The desire to
is another trait that would help us to resist conformity. This refers to the emphasis that one places on personal freedom and control over what happens in one’s life.
Social control is achieved through a variety of means, including through social norms.
Social control aims to bring about order in society as society cannot function without an agreed upon and enforced social order that makes daily life and a complex division of labour possible. Without it, chaos and confusion would reign
Informal social control refers to our conformity to the
and values of the society, and adoption of a particular belief system, which we
learn through the process of socialization.
This form of social control is enforced by family, primary caregivers, peers, other authority figures like coaches and teachers, and by colleagues.
Formal social control
Formal social control is that which are which is
produced and enforced by the state
(government) and representatives of the state that enforce its laws like police, military, and other city, state, and federal agencies.
impact of social influence and control on the self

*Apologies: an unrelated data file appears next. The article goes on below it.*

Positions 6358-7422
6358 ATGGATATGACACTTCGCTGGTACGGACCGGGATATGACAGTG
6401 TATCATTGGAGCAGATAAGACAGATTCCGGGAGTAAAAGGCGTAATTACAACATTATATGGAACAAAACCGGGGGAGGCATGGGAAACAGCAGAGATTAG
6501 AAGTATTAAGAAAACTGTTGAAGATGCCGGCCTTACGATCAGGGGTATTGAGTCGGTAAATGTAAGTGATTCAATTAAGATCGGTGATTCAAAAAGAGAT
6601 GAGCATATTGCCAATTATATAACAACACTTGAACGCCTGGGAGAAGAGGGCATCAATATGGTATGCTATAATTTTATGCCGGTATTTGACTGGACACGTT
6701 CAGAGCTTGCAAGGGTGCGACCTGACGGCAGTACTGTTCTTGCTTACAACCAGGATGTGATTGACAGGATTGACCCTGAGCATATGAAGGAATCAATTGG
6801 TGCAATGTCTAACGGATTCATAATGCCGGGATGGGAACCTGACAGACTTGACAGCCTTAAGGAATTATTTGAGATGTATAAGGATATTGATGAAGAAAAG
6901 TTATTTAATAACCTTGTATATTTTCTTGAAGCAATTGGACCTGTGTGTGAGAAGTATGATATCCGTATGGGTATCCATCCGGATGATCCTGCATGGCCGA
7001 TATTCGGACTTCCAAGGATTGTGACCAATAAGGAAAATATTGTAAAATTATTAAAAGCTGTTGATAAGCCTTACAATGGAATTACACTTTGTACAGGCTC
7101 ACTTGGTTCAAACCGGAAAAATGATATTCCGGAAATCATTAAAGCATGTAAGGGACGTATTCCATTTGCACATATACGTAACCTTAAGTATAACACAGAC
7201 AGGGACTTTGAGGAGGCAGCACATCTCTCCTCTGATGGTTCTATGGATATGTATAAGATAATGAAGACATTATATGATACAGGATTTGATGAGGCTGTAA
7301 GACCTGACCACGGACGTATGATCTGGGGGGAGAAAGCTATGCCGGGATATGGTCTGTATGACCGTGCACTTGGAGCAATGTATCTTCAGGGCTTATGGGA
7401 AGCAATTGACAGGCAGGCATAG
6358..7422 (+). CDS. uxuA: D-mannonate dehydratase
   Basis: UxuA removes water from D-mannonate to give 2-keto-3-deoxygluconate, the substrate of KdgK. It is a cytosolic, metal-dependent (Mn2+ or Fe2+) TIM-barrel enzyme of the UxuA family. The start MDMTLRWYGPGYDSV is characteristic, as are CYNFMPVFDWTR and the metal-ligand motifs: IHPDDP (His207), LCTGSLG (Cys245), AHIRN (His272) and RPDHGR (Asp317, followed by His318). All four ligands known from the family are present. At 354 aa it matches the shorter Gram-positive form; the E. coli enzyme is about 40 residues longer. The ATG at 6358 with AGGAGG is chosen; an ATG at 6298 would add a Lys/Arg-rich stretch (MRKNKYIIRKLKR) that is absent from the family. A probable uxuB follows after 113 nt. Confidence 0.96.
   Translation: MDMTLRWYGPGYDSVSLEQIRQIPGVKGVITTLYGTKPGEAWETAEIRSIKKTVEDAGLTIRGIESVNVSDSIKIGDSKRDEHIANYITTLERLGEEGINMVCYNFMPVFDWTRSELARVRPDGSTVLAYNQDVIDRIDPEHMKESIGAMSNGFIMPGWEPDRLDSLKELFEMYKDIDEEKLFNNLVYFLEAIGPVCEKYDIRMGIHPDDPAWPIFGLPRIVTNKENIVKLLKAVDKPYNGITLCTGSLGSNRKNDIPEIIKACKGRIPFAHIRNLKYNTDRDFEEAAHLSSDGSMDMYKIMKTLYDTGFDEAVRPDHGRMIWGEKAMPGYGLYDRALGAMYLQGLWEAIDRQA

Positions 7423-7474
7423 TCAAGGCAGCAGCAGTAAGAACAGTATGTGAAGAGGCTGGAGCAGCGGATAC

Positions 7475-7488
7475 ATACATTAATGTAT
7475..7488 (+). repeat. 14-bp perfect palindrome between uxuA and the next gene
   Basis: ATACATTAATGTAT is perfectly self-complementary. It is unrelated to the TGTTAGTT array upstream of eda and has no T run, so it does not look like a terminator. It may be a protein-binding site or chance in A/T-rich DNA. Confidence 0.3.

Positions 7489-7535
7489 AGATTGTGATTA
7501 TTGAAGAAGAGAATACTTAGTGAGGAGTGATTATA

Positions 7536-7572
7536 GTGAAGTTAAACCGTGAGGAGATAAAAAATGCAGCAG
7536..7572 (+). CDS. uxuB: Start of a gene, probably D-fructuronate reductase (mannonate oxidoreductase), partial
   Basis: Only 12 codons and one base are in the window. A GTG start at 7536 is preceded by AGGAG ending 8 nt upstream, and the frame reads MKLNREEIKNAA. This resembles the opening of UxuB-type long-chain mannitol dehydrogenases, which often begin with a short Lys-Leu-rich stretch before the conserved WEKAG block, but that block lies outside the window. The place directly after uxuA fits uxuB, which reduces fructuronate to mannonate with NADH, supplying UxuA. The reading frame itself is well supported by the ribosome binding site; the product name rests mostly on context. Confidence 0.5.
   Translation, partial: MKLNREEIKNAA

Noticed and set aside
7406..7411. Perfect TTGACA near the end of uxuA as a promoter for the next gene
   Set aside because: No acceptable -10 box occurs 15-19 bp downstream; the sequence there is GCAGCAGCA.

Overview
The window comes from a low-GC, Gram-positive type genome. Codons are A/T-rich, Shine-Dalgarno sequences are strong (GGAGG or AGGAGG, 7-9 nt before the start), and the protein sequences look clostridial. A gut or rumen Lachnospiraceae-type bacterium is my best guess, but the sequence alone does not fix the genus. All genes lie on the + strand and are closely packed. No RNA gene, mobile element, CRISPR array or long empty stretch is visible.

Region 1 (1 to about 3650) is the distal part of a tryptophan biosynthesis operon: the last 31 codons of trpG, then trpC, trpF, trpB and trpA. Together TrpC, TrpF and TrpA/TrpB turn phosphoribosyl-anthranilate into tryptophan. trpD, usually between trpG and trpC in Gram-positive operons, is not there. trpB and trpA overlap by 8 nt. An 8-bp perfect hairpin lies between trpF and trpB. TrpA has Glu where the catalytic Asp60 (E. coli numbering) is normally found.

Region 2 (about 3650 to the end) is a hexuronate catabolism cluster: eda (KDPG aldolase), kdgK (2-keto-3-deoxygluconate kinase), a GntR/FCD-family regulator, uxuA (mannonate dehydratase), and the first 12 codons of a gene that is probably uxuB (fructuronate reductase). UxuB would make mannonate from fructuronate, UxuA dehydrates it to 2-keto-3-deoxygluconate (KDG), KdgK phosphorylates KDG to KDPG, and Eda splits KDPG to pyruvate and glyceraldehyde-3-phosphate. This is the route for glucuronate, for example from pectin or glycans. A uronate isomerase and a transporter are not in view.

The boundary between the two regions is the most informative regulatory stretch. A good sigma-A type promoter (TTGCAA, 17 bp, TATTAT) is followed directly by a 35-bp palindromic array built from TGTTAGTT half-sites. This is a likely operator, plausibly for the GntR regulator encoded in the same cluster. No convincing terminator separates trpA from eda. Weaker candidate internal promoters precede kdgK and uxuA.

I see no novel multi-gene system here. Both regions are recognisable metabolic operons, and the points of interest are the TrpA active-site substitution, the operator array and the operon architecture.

Benefits of the Group
pooling of ideas, resources and knowledge results in enhanced creativity and problem solving ideas.
increased efficiency due to the division of labour within the group.
performance either enhanced or inhibited due to the presence of others.
the drive theory of social facilitation
That is, the presence of others increases our arousal which in turn increases our tendency to perform dominant responses.
Zajonc and Sales (1966) found that the presence of others would improve individuals’ performance when they are highly skilled at the task in question but will interfere with their performance when they are not highly skilled, for example when they are learning to perform the task.
refers to the tendency of members of highly cohesive groups to assume that their decisions cannot be wrong, that all members support the group’s decision and that any information contrary to it must be wrong.